Enes Kanter: "I'm getting death threats almost every day"

Turkish-born NBA player Enes Kanter has returned to the United States after his home country revoked his passport.

Kanter, who plays center for the Oklahoma City Thunder, has long been an outspoken critic of Turkey's President Erdogan. He says Turkey canceled his passport in retaliation for his political views.

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The Turkish-born NBA player describes how he made it back to the U.S. after Turkey canceled his passport over, he believes, his criticism of President Erdogan's violent crackdown.

CBS News

Last year, Turkey revoked the passports for tens of thousands of Turkish citizens living abroad.

Appearing on "CBS This Morning" Monday, Kanter said the trouble began while he was in Indonesia: "I was sleeping around 2:30 or something and my manager knocked on my door. He said the Secret Service and the Indonesian army were looking for me because the Turkish government told them I was a dangerous man.

"We didn't know what we had to do. We escaped the country and went to Singapore, then we came to Romania."

He was detained at an airport in Bucharest, where he was told that his Turkish passport had been canceled and he was not allowed in the country.

After flying to London, the 6-foot-11-inch Kanter was allowed to fly to the United States. "I want to say thank you to Homeland Security, State Department, Oklahoma City Thunder, NBA, NBPA -- we were all working as a team," he said. "It was definitely a crazy moment!"

Kanter's tale comes at a time when Erdogan has declared a new state of emergency. He has arrested 120 journalists, closed more than 150 news outlets and jailed 140,000 people.

Kanter believes Erdogan used last year's coup attempt as an excuse to crack down and that "he wants to be a one-man show. … The victims are the innocent people. That's why he was trying to blame them because they were speaking the truth."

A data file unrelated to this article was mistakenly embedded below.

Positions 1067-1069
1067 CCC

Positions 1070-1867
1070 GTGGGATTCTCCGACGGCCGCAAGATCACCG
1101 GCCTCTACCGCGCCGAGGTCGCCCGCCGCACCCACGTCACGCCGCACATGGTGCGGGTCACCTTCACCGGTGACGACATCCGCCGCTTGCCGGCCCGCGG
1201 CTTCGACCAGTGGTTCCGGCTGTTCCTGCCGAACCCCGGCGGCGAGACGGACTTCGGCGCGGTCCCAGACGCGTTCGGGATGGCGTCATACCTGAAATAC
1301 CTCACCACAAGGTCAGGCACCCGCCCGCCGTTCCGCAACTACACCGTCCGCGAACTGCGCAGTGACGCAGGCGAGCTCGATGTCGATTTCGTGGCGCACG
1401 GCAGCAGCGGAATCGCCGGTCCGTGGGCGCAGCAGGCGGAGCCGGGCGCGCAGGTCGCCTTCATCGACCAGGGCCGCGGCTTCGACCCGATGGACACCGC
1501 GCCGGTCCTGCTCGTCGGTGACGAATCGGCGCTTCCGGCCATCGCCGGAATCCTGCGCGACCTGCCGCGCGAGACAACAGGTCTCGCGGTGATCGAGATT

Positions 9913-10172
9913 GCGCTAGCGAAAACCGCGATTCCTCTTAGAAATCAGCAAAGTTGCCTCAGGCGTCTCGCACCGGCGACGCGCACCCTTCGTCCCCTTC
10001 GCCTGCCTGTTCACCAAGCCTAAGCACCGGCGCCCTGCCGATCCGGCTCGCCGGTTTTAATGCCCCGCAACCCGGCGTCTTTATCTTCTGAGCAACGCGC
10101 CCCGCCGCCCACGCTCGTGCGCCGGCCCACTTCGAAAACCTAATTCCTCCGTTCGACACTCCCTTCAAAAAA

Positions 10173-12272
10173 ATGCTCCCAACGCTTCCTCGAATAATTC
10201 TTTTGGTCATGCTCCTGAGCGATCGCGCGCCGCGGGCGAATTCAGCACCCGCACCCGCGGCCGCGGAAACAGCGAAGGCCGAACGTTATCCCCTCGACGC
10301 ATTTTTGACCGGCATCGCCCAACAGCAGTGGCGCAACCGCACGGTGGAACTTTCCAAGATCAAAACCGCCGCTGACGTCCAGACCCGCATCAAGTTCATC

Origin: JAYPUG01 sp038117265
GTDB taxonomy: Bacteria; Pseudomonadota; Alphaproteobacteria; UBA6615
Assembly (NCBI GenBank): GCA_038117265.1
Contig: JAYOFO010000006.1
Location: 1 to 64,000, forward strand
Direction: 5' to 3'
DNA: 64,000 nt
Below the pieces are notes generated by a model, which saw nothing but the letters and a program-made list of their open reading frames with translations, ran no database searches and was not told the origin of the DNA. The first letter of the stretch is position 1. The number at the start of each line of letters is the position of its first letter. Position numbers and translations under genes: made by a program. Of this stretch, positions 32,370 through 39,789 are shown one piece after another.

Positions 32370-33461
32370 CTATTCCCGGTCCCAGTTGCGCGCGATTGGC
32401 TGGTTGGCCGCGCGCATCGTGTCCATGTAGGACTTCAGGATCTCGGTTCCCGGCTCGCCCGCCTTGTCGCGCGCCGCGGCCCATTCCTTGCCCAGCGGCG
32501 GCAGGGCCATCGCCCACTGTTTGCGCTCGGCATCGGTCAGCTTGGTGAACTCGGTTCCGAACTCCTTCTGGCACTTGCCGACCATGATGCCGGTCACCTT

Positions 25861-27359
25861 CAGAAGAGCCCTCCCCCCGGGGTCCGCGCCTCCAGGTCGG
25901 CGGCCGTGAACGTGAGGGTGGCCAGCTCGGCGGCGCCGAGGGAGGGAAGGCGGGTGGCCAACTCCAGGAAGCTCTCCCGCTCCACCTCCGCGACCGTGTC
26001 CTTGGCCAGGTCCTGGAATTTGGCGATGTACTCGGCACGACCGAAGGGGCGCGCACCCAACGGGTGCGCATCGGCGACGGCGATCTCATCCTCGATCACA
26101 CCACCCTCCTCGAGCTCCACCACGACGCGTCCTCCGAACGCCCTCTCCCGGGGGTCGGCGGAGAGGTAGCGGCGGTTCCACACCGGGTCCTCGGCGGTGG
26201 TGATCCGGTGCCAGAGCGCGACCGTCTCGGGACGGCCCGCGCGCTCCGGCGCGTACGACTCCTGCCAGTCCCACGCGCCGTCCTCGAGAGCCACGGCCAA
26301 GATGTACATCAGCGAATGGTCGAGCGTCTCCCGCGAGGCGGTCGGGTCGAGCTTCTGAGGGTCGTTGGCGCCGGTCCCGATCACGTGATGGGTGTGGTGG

And Kanter believes he is one of Erdogan's targets because he has been an outspoken critic -- so much so, Kanter has been disowned by his own family.

"Of course, it's tough," he said. "But I stand by what I believe. I want to be the voice for those innocent people. And I believe what I'm doing is right."

"Do you think your life is in danger? That your family is in danger?" asked "CBS This Morning" co-host Gayle King.

"I'm getting death threats almost every day, still," Kanter said. "I believe when I leave this set, when I leave this room, I'm going to keep getting death threats, but you know what? I stand by what I believe."

While he says he hopes to one day return to Turkey, he doesn't see that happening any time soon.

"I love my country," he said. "One day I definitely want to go back to my country, but right now my life is in danger, my family's life is in danger. I can't communicate with my family because if they knew they communicated with me, they'll be in jail."

"And you'll continue to speak up even though your life is in danger?" asked King.

"There are thousands of journalists, thousands of innocent people, moms, dads, lost their homes, lost their jobs. I want to be the voice of them," he replied.

Amid tensions over the Turkish leader's authoritarian crackdown and human rights abuses, Erdogan met with President Trump last week at the White House.

Eleven people were hurt in violent clashes between protesters and Erdogan's security team. The Secret Service is investigating.  

Nine Hurt in Violent Demonstration at Turkish Ambassador's Residence by VOA News on YouTube

On a separate topic, Kanter was asked his prediction on who will win this year's NBA Finals.

"That's a nice question!" he said. "I don't like Golden State. That's why I'm shooting for Cleveland."

  • David Morgan

    David Morgan is a senior editor at CBSNews.com and cbssundaymorning.com.